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Our Story: The National Archives of Hungary

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The importance of databases

The National Archives of Hungary is Hungary’s official record keeper. The National Archives of Hungary has a long tradition of developing and maintaining ‘finding aid’ technologies that work to find and support the frequent usage of specific types of documents.

As the use of information technologies expanded within the archives, the National Archives of Hungary began to develop digital finding aids and soon discovered that the best way to maintain information is to put it into databases. It was also recognised that these ‘finding aids’ should be available on the internet. Different ‘finding aids’ information systems were designed and maintained in archive departments over the years. Some were designed for generic documents and purposes, however, different departments developed and maintained them in various ways. In other words, the sets of metadata which had to be connected to the records were not standardised.

After a while, the ‘finding aids’ databases being developed in the archives were harmonised. A particular data model for every ‘finding aid’ database was designed to be appropriate for each commonly used document and we mapped the metadata to the metadata used in standardised archival metadata exchange formats (EAD, EAD-CPF, etc.). Later when we had to design a data model for ‘finding aids’ for certain document types where a digital ‘finding aid’ did not exist, we ascertained that appropriate standards for metadata and exchange formats already exist.

The digitisation of paper-based and any other kinds of analogue document also has a long history in the National Archives of Hungary.

As well as the conservation of resources, this can significantly promote the use of archived documents. But the most effective use of those digital documents is achieved by making them available through ‘finding aids’ databases which can provide very sophisticated (advanced) search facilities, even on the internet. 
The National Archives of Hungary recognised this opportunity and started to publish more and more finding aids databases online:

Building ‘finding aids’ databases and publishing them on the internet is far from the final goal. This opens doors and can provide a wider range of options to make them available and easier for a greater number of users. Furthermore, it can also place digital objects into a wide intellectual context of historical memory. Consequently, the National Archives of Hungary promotes the availability of its digital records through other web-services, such as the homepage of the Hungarian Electronic Archives (, the Archives Portal Europe, EUROPEANA, etc.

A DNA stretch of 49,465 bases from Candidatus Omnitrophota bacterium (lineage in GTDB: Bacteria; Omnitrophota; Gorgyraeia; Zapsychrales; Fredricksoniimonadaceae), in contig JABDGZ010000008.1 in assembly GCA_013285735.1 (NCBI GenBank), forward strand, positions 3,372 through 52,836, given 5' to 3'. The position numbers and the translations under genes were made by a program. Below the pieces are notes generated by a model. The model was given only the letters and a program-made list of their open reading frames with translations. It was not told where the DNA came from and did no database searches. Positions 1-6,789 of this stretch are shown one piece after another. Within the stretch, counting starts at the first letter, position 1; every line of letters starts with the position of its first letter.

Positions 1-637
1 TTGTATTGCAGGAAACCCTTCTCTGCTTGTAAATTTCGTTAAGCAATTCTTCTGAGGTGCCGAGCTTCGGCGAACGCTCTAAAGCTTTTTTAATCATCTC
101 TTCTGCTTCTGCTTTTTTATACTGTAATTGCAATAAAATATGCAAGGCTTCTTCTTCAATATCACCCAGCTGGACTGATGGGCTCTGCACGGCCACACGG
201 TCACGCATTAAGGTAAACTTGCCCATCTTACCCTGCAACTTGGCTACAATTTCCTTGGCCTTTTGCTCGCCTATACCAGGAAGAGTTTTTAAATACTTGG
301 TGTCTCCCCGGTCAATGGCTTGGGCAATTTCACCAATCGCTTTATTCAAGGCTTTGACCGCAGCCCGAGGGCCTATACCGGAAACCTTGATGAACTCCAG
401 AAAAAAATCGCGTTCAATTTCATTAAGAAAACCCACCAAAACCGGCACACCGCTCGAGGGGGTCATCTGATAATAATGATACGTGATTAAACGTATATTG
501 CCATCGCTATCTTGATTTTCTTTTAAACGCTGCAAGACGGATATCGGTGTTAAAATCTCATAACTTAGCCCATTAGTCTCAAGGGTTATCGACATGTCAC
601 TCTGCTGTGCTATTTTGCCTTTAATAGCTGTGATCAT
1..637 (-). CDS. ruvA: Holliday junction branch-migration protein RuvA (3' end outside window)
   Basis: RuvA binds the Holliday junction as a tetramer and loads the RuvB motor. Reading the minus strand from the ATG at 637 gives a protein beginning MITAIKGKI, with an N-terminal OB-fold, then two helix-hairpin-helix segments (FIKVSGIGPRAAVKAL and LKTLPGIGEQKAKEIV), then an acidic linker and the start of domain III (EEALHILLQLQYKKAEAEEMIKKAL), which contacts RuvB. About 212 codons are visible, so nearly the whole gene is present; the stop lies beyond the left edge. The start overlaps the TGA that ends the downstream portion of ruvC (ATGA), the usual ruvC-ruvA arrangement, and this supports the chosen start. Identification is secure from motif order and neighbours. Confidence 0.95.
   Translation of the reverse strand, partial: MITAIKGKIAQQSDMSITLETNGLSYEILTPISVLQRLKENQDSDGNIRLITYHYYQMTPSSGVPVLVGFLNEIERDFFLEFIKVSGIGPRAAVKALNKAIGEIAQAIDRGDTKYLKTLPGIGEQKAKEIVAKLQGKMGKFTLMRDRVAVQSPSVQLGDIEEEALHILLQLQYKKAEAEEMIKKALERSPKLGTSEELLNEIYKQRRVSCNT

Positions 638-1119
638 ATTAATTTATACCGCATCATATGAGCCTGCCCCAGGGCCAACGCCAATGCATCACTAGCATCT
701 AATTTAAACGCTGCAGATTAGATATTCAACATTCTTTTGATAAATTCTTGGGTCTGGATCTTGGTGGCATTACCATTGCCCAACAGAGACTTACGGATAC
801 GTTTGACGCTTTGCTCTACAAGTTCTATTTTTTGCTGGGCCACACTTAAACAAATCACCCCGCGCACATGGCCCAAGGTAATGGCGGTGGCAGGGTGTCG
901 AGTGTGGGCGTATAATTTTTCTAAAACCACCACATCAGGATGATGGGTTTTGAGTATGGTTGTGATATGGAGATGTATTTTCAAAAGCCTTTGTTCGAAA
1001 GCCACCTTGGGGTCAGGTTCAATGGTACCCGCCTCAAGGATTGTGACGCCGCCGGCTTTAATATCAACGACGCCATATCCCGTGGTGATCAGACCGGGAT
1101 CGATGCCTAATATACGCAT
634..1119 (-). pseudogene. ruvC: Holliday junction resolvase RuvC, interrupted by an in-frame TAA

We also prioritise collaboration with other archival and content provider institutions. A large amount of content exists regarding descriptions of historical documents and official files etc. that can be partially prepared in other institutions better than they can in the archives.

It is very useful to complete as much as possible by interchanging and supplementing certain records amongst competent institutions or companies. In this way, the National Archives of Hungary maintains working relationships with research institutions, universities and companies, all of which are connected to cultural content services.

In 2009 there was a significant opportunity to design and develop a nationwide digital archiving system almost from scratch. The system was launched in 2013 and was suited not only to digitised archives but ‘burn’ digital content in OAIS compliant ways as well. This means that the system provides all those functionalities (from takeover, storage to access) by which the long-term archiving and controlled reuse and access of any kinds of digital content can be guaranteed.

Being able to archive and make accessible any kind of digital content does not mean that all related problems have been solved. Big differences may exist in the ways in which the archived sets of structured or semi-structured digital data can be analysed.

Record management systems and databases, in general, provide good examples. There is a more or less standardised way of archiving relational databases. The structure and the content of the original database can be captured and archived, but in order to make the whole content understandable to the prospective users long after its creation, many issues and problems have to be solved.

The takeover process of the digital collections needs to be refined and sometimes restructured in order to make it easier to use many years after ingestion into the digital repository.

During any modifications of original data structure, it must be borne in mind that the data and metadata data must not be changed. Any refinements during the takeover and archival processes, restructuring of archived data and the appropriate rendering of the archived digital content according to different user requirements, needs many new tools, methods and standards. New investigations and research are necessary to ensure that the process is more compliant with the emerging new digital data type.

The Hungarian National Archives works to investigate, in particular, the preservation of, and access to, archived relational databases. Within the framework of the E-ARK Project, we have had the opportunity to compare the different methods for that of the participants to harmonise, standardise and also improve this by applying new technologies.

The E-ARK project has provided us with an international and innovative community in which we (and also the whole community) can attain higher standards in these practices.


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